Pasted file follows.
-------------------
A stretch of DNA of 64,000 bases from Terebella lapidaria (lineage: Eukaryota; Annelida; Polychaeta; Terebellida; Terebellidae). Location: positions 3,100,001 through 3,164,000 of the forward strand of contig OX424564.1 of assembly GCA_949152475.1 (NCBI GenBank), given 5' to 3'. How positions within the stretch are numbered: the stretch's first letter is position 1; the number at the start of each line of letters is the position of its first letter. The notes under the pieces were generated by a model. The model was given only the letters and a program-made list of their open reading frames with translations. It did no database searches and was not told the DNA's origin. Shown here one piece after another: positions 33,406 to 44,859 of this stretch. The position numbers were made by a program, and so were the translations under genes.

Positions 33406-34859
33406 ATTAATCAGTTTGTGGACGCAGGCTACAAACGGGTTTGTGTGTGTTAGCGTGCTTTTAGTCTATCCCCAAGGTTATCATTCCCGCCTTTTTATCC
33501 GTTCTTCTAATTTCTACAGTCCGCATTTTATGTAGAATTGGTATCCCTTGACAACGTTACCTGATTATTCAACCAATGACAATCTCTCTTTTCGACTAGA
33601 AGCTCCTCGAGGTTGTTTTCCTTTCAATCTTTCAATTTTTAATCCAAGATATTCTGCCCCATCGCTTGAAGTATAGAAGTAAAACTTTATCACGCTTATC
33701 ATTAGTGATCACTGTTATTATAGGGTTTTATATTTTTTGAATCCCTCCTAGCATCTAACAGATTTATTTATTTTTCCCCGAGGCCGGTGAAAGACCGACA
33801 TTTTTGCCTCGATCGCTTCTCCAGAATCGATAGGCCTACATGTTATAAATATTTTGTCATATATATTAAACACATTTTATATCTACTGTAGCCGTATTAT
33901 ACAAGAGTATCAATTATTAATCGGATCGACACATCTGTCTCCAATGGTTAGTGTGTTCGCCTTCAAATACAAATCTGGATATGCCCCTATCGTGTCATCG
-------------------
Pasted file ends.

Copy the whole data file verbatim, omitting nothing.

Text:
A stretch of DNA of 64,000 bases from Terebella lapidaria (lineage: Eukaryota; Annelida; Polychaeta; Terebellida; Terebellidae). Location: positions 3,100,001 through 3,164,000 of the forward strand of contig OX424564.1 of assembly GCA_949152475.1 (NCBI GenBank), given 5' to 3'. How positions within the stretch are numbered: the stretch's first letter is position 1; the number at the start of each line of letters is the position of its first letter. The notes under the pieces were generated by a model. The model was given only the letters and a program-made list of their open reading frames with translations. It did no database searches and was not told the DNA's origin. Shown here one piece after another: positions 33,406 to 44,859 of this stretch. The position numbers were made by a program, and so were the translations under genes.

Positions 33406-34859
33406 ATTAATCAGTTTGTGGACGCAGGCTACAAACGGGTTTGTGTGTGTTAGCGTGCTTTTAGTCTATCCCCAAGGTTATCATTCCCGCCTTTTTATCC
33501 GTTCTTCTAATTTCTACAGTCCGCATTTTATGTAGAATTGGTATCCCTTGACAACGTTACCTGATTATTCAACCAATGACAATCTCTCTTTTCGACTAGA
33601 AGCTCCTCGAGGTTGTTTTCCTTTCAATCTTTCAATTTTTAATCCAAGATATTCTGCCCCATCGCTTGAAGTATAGAAGTAAAACTTTATCACGCTTATC
33701 ATTAGTGATCACTGTTATTATAGGGTTTTATATTTTTTGAATCCCTCCTAGCATCTAACAGATTTATTTATTTTTCCCCGAGGCCGGTGAAAGACCGACA
33801 TTTTTGCCTCGATCGCTTCTCCAGAATCGATAGGCCTACATGTTATAAATATTTTGTCATATATATTAAACACATTTTATATCTACTGTAGCCGTATTAT
33901 ACAAGAGTATCAATTATTAATCGGATCGACACATCTGTCTCCAATGGTTAGTGTGTTCGCCTTCAAATACAAATCTGGATATGCCCCTATCGTGTCATCG